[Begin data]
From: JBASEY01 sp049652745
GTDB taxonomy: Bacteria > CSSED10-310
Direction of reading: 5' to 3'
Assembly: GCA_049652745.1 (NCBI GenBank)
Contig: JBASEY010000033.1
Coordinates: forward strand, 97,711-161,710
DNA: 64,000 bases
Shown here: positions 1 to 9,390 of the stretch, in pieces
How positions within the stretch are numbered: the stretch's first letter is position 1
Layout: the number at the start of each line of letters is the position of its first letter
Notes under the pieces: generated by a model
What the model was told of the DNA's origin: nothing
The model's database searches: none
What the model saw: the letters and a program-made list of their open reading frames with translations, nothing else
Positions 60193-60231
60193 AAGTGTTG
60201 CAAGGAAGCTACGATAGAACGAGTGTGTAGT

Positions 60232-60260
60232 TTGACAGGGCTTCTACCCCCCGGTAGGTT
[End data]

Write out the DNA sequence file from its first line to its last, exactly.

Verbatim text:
From: JBASEY01 sp049652745
GTDB taxonomy: Bacteria > CSSED10-310
Direction of reading: 5' to 3'
Assembly: GCA_049652745.1 (NCBI GenBank)
Contig: JBASEY010000033.1
Coordinates: forward strand, 97,711-161,710
DNA: 64,000 bases
Shown here: positions 1 to 9,390 of the stretch, in pieces
How positions within the stretch are numbered: the stretch's first letter is position 1
Layout: the number at the start of each line of letters is the position of its first letter
Notes under the pieces: generated by a model
What the model was told of the DNA's origin: nothing
The model's database searches: none
What the model saw: the letters and a program-made list of their open reading frames with translations, nothing else
Positions 60193-60231
60193 AAGTGTTG
60201 CAAGGAAGCTACGATAGAACGAGTGTGTAGT

Positions 60232-60260
60232 TTGACAGGGCTTCTACCCCCCGGTAGGTT